Topic: US Adoption Ban
- Children's Rights Activists Rally at US Embassy in Moscow
- Russia, U.S. discuss treaty on child adoption
- Moscow Demands Access to Russian Children Adopted in US
- Russia’s Child Rights Ombudsman Calls for Ban on Foreign Adoptions
MOSCOW, December 17 (RIA Novosti) - The lower house of the Russian parliament is likely to endorse an amendment banning the adoption of Russian children into US families, Deputy Speaker Sergei Neverov said on Monday.
The State Duma on Friday gave its preliminary approval to a draft law penalizing US nationals involved in violating Russian citizens’ rights, touted as Moscow’s response to the Magnitsky Act.
Under the Russian bill, submitted to the State Duma last Monday, alleged US rights abusers, including people implicated in the abuse of adopted Russian children, will be banned from entering Russia and have their assets in Russia frozen.
The amendment would apply to all US nationals, Neverov, of the ruling United Russia party, said. “I think it will be approved,” he added.
Yekaterina Lakhova, a co-author of the amendment, and also a member of United Russia, said the measure would include a ban on adoption agencies and an abrogation* of the existing Russian-US adoptions agreement.
The Duma must pass the bill in two more readings before sending it for approval to the upper house of parliament, the Federation Council.
The second reading is slated to take place on Wednesday, when this amendment will be proposed.
US nationals whose cases are being considered by Russia’s Investigative Committee could end up on the blacklist, Pavel Astakhov, the Russian president’s point man for children’s rights, told RIA Novosti.
The bill mirrors the US law named after whistleblowing lawyer Sergei Magnitsky, who died in a Moscow jail three years ago. US President Barack Obama signed the Magnitsky Act into law on Friday.
Magnitsky was arrested on tax fraud charges after accusing a group of Russian officials of embezzling $230 million of state money. He died after 11 months in pretrial detention. His death was officially blamed on his health problems, but the Kremlin’s own human rights council said in 2011 that he was severely beaten hours before dying, and Magnitsky’s supporters claim the case against him was fabricated in revenge for his exposes.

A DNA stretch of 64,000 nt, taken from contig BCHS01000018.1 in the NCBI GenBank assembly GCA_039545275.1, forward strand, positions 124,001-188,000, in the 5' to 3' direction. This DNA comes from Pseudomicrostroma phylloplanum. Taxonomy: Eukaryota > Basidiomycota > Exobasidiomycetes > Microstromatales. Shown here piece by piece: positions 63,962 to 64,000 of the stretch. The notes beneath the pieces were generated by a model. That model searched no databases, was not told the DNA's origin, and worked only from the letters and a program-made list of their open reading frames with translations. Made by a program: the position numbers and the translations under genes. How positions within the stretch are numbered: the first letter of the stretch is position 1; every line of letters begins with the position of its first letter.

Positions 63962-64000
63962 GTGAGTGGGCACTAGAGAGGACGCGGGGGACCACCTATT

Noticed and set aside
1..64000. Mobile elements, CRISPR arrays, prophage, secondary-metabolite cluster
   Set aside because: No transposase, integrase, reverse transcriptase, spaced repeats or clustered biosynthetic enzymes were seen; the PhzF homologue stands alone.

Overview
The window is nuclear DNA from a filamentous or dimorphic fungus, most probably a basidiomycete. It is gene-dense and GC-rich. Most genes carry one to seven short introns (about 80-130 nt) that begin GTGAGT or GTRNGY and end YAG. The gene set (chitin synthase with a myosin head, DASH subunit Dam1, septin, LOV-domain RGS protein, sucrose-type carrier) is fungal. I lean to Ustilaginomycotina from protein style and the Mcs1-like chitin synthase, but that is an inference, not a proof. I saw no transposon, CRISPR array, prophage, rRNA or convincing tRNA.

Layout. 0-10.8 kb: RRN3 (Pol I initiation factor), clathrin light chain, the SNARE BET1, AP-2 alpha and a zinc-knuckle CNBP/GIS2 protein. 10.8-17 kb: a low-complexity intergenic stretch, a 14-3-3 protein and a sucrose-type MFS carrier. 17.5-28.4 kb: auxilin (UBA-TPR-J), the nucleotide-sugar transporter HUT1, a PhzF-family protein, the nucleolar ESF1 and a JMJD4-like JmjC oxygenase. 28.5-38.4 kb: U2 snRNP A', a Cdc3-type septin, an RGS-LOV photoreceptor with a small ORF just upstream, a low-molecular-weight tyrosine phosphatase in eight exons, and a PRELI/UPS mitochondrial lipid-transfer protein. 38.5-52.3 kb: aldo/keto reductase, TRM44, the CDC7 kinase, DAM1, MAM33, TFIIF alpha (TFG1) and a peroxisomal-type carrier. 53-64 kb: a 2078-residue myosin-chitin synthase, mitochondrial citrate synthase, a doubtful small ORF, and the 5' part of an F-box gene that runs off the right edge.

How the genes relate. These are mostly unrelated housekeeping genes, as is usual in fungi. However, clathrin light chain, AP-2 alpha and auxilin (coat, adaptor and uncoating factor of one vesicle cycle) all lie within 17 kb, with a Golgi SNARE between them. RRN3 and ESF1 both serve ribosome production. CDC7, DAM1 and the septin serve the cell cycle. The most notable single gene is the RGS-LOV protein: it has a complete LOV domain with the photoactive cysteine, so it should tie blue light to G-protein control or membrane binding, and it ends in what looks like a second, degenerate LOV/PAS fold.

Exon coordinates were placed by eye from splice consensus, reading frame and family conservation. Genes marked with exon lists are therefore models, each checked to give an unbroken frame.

No officials have been prosecuted so far over Magnitsky’s death. Magnitsky himself faces posthumous prosecution by the Russian authorities on tax fraud allegations.
The US Magnitsky Act, which was bundled together with landmark legislation normalizing trade relations with Moscow, targets Russian officials implicated in his death with visa bans and asset freezes.
Russian President Vladimir Putin has criticized the US law as a “purely political, unfriendly act.”
*An earlier version of this story referred to "denunciation."
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- RLJBCJ8875As an American I agree03:30, 18/12/2012I agree that Russia needs to do something. For years American adoption agencies have acted illegally in Russia, paying bribes, lying to American families, or lying to the Russian government. American families who want to adopt are forced to pay up to $70,000 US Dollars to adopt and may be able to pay but may not be the best parents. Where families who are not well off but would be wonderful parents are not allowed to adopt. I agree that agencies should be restricted and not allowed to work in Russia and adoptive families should work directly with the MoE. And I am an adoptive parent with a beautiful little girl from Russia who may live in America, but studies the Russian language, Russian music, Russian Classical Ballet in addition to other classes. She will be raised as a Russian-American child and not as an American child. I'm surprised that families are not willing to allow government officials into their homes. We would welcome social workers from Russia and government officials to come into our home, or even a news crew to come in and observe our home and meet our daughter and see how wonderfully she is doing. Unfortunately not all children are as lucky as she is.
News that Moscow Mayor Sergei Sobyanin would resign in order to run for the mayoral election in September came as quite a shock. Sobyanin’s political potential is fairly dubious, not to mention his approval ratings. He has not finished many of the projects he initiated and the electoral effect from these projects is expected to come a bit later than September 2013. Sobyanin’s opponents were not entirely unprepared for this blitzkrieg.